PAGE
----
Bandcamp Navigator is a column dedicated to a fan favorite Bandcamp practice: tag-hopping.
What is and is not “country” music is really difficult to describe. What one fan thinks is loyal to the spirit of the genre might be too modern or poppy or some other vague descriptor to another. But we all know what we’re looking for, even if we find it by accident. A friend shared a video from this first album with me, and before the first chorus kicked in, I had already bought the physical release. This doesn’t always happen (regardless of genre) but it’s an excellent feeling when it does.
Croy and the Boys
Of Course They Do
The history of country music is filled with examples of different artists performing the same song with sometimes wildly differing results. A good song lends itself to this sort of reinterpretation. It’s in this tradition that Austin’s Croy and the Boys present most (but not all) of the songs on Of Course They Do. They lead off with a norteño-influenced version of Negative Approach’s “Ready to Fight,” a stark contextual shift that maintains the song’s anger and defiance. That’s the theme here. Croy and the Boys’ discography is stacked with outspoken political work, and their choice of material to cover on this EP continues that theme. The reason this all works so well is that there’s not a single nudge or wink to be found here. These reinterpretations aren’t anything like ukulele-and-glockenspiel gangsta rap covers that try to squeeze a chuckle out of a contrast in style. There are earnest and reverent versions of songs performed by an artist with a clear connection to a respect for the source material. Once you realize how well Crass’ “Do They Owe Us A Living?” works as a country song, you might not be able to get it out of your head.
There’s no shortage of discussion online regarding the origins of the term #honky-tonk, but when you see it, you know what you’re in for. No longer strictly relegated to its archaic usage, referring to ragtime music performed on inexpensive and ill-tuned instruments, it now also refers to a particular kind of country music, exemplified by the next artist on our journey.
Dan Whitaker & The Shinebenders
Far, Far Away
The latest from Chicago singer-songwriter Dan Whitaker starts off with a trucking song. That’s always a good sign. Country music and the trucking industry have been intertwined since, well, probably a few days after the first long-haul trucker steered a rig onto the highway. It’s a great way to kick off a record filled with familiar country sounds presented in a fresh way. There’s a few bouncy instrumental numbers, the hard-drinking heartbreak of “The Bottle Knew Me,” and the title track’s Western-influenced tale of a wandering nomad. Whitaker’s vocals are perfectly suited to this music; he has a smooth world-wise voice that settles in somewhere between Waylon Jennings and Don Wilson. Special attention should be paid here to the brilliant pedal steel playing of Brian Wilkie. It’s not present on every song, but when it shows up, it really shines.
We’ve talked about the #swing tag before, in reference to Western Swing, which is essentially Big Band music with a steel guitar and a country flavor, but you already know that there are multiple genres that could easily fall under this tag, from the aforementioned Western kind, to a live performance by jazz legends.
Bud Powell, Charles Mingus, Max Roach
Live in Toronto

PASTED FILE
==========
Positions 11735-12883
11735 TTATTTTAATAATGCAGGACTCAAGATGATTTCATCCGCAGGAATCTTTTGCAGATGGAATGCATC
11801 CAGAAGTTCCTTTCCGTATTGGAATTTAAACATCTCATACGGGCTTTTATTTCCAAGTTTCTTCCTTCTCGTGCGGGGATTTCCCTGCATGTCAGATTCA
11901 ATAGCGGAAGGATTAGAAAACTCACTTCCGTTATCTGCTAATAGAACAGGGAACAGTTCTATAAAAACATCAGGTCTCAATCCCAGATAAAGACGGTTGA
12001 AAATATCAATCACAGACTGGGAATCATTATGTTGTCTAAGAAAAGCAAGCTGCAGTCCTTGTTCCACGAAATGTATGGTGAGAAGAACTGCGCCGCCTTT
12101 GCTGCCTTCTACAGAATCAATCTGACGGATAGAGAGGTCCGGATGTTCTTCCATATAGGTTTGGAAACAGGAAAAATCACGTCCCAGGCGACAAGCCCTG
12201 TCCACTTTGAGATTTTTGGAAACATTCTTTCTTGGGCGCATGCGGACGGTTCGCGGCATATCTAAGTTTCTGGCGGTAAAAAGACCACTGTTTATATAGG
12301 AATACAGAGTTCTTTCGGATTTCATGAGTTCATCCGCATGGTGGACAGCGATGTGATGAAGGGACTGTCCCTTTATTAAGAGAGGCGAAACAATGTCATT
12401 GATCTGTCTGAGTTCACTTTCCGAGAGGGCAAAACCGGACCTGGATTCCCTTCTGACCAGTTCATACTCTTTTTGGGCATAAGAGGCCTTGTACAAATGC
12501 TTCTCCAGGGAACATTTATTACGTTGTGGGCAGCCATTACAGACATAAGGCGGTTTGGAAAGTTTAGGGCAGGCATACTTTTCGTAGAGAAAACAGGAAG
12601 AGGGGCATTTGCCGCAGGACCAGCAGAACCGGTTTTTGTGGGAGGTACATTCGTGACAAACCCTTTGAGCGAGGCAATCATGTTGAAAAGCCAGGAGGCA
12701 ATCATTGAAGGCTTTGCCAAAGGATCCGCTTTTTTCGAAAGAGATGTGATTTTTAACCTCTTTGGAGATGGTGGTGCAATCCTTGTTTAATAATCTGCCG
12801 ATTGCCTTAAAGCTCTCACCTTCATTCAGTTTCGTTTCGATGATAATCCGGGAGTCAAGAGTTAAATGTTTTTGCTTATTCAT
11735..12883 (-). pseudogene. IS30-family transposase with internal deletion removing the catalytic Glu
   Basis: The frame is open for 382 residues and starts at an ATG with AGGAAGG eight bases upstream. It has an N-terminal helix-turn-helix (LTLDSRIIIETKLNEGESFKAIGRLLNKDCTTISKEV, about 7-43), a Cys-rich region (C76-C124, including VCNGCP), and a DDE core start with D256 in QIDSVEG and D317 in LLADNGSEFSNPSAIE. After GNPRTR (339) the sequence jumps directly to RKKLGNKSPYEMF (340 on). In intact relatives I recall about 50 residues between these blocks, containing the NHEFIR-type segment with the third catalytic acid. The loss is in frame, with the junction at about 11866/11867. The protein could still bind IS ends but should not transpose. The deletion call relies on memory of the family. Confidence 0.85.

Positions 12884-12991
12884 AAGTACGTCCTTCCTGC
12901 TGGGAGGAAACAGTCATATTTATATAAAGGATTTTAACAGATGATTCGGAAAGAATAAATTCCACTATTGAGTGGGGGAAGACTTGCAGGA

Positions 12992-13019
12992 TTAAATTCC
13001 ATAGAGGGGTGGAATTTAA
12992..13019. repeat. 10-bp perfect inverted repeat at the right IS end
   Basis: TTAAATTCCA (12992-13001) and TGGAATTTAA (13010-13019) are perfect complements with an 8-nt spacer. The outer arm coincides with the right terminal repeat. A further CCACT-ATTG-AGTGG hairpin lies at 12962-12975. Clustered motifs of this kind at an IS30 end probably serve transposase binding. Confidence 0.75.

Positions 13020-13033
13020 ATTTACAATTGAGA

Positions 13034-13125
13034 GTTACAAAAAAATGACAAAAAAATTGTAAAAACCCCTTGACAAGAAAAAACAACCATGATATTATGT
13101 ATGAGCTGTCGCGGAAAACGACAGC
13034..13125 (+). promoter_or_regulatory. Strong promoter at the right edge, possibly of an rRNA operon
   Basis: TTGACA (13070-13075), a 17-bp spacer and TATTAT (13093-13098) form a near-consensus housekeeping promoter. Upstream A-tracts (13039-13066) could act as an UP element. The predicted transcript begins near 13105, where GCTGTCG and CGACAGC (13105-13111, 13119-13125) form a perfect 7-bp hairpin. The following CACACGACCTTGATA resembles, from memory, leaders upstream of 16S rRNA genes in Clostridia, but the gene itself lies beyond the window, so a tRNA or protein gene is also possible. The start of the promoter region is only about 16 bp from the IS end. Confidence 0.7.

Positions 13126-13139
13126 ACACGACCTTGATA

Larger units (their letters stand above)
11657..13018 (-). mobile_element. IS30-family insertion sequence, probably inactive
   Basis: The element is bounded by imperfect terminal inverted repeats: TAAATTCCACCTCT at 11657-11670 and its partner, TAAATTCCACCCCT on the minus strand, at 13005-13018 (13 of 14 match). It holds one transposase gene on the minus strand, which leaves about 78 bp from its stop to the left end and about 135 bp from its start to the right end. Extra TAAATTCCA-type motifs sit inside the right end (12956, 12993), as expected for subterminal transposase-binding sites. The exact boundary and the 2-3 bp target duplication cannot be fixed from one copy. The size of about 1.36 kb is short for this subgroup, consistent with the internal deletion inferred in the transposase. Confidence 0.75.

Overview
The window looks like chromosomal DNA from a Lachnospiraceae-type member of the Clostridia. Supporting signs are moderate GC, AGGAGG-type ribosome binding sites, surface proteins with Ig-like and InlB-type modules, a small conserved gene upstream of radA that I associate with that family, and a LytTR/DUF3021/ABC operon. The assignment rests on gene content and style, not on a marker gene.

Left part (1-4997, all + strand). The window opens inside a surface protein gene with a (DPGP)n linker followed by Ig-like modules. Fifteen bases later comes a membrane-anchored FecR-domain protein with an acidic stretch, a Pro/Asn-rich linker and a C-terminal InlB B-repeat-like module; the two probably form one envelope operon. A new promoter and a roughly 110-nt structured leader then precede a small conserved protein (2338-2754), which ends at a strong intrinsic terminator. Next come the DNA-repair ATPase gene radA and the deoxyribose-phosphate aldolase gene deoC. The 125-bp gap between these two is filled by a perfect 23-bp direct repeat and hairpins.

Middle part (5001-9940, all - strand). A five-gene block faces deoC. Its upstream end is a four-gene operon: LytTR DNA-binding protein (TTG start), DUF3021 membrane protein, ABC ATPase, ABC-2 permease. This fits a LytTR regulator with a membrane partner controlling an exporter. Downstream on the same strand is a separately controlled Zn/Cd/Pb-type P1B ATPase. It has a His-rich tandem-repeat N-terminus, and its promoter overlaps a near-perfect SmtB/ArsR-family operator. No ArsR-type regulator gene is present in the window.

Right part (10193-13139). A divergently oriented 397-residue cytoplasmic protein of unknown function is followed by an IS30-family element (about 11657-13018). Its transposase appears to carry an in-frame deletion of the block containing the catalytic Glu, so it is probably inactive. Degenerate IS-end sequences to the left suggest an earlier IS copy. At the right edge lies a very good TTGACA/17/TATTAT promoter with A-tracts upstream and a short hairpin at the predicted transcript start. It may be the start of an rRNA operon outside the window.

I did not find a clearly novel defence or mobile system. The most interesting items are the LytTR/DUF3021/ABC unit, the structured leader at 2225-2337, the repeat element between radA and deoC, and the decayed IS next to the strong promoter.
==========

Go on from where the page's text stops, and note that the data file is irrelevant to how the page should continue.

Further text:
I need to be honest with you from the start; if you’re looking for a critical examination of this work and/or its place in the history of jazz music, you won’t find it here. I know embarrassingly little about jazz music, but I know when I hear something I like, and I like this. Even if you, like me, aren’t well-versed in jazz, there’s a good chance that you’ve heard the names of the musicians on this release. This live set from 1953 captures an incredible energy—the sound of five legendary musicians playing at the peak of their ability for a fiercely appreciative crowd. Solos fade in and out of the collaborative performance, bubbling up seemingly from nowhere and then fading seamlessly back into the ensemble. It’s riveting, infectious listening, keeping one constantly on the edge of one’s seat. It’s constantly surprising and rewarding.
This recording of American musicians performing in Canada was released by a label based in #Germany, which is how we make our way across an entire ocean for our next stop, a newly released album of recordings from the 1990s.
Laura Goes Blue
Lost Fabric Sessions
These tracks, recorded in the late ‘90s, present an odd combination of styles. Swirling together the swagger of guitar-driven classic rock like Creedence Clearwater Revival with the experimentation and playfulness of artists like Bastro and just a touch of ‘80s power pop, Laura Goes Blue have a sound that’s unique without being jarring. These tracks are mostly built on repeated phrases—mostly musical, sometimes lyrical, occasionally both—on top of which sparse ornamentation is carefully placed. The instrumental “Hans Erich Apostel” is a perfect example. A stomping, mid-paced riff repeats, providing a framework for an off-kilter guitar solo that one could easily picture a late ‘90s zine describing as “angular.” The fluttering “My Mind’s My Dream” uses a lazy, jangling guitar line to the same effect, this time providing a skeleton for repeated vocal phrases. As a whole, these songs are hypnotic—ever overstaying their welcome, but entrancing just long enough to allow one to snap out of it in time for another great song.
We’re staying in Germany for our next release, and getting a little more specific, moving from the nation-encompassing “Germany” tag to the city-specific #Mannheim tag.
There are some truly warped punk sounds on this 4-track EP, and that’s not a reference to aesthetics or lyrical content. It’s like someone mixed the best songs of Nervosas and Boris the Sprinkler with one of those “20 Best” compilation CDs of 1960s bubblegum pop, dubbed it to a microcassette, and left that out in the summer sun for a few hours. These songs are filled with tape hiss and warble, a delivery mechanism for tightly wound energy. High-pitched, herky-herky guitars ring out over a rumbling, distant bass while echoing distorted vocals scream across the top of everything, hovering right at the edge of intelligibility. This one comes on fast and is gone before you can fully take it all in. Might as well listen to it again, and then two or three more times just to be sure.